TOC-TIC supercomplex structure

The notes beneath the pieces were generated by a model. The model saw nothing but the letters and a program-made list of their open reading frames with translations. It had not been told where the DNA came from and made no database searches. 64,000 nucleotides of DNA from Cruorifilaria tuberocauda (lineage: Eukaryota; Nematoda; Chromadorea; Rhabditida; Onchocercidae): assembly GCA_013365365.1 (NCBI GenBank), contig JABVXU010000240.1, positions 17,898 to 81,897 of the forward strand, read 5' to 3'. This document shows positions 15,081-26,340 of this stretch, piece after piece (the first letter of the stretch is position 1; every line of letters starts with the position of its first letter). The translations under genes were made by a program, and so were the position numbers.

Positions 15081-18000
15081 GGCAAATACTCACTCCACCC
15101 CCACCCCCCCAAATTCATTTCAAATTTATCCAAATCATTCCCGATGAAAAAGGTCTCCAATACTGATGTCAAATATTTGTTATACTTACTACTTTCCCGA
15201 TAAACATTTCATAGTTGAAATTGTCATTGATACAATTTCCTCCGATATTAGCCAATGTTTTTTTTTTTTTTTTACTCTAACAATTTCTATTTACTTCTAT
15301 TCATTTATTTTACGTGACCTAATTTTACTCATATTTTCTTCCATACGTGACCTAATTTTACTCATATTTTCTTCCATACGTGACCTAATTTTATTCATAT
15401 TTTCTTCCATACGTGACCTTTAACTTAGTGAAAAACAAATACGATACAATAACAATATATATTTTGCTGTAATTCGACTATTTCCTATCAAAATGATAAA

In an evolutionary plot twist, most of the proteins needed inside the chloroplast are encoded in the nucleus and translated in the cytosol as preproteins. The preproteins are imported into the chloroplast through two membranes (outer and inner). Genetic and biochemical approaches have revealed many of the components of the multi-protein complexes that allow this import, known as TOC (translocon outer membrane chloroplast) and TIC (translocon inner membrane chloroplast; the phylogenetically distant structures with similar function in mitochondria are known as TOM and TIM). Now, the awesome power of cryo-EM has revealed the structures of these complexes from Chlamydomonas in outstanding detail, providing new insights into how protein import is conducted. The work reveals that the membrane-spanning channel of TOC is made up of β-barrel pores whereas that of TIC mainly consists of transmembrane helices. Furthermore, TOC and TIC are held together into a supercomplex by an intermembrane space (IMS) scaffold that has a hydrophilic cleft that likely guides the translocation of the preprotein. The authors note that some of the proteins that make up the TOC-TIC supercomplex are restricted to certain lineages; for example, the IMS scaffold components are absent in some Poaceae species including wheat, rice and maize, raising questions of what this structure looks like in those species. (Summary by Mary Williams @PlantTeaching) Cell 10.1016/j.cell.2022.10.030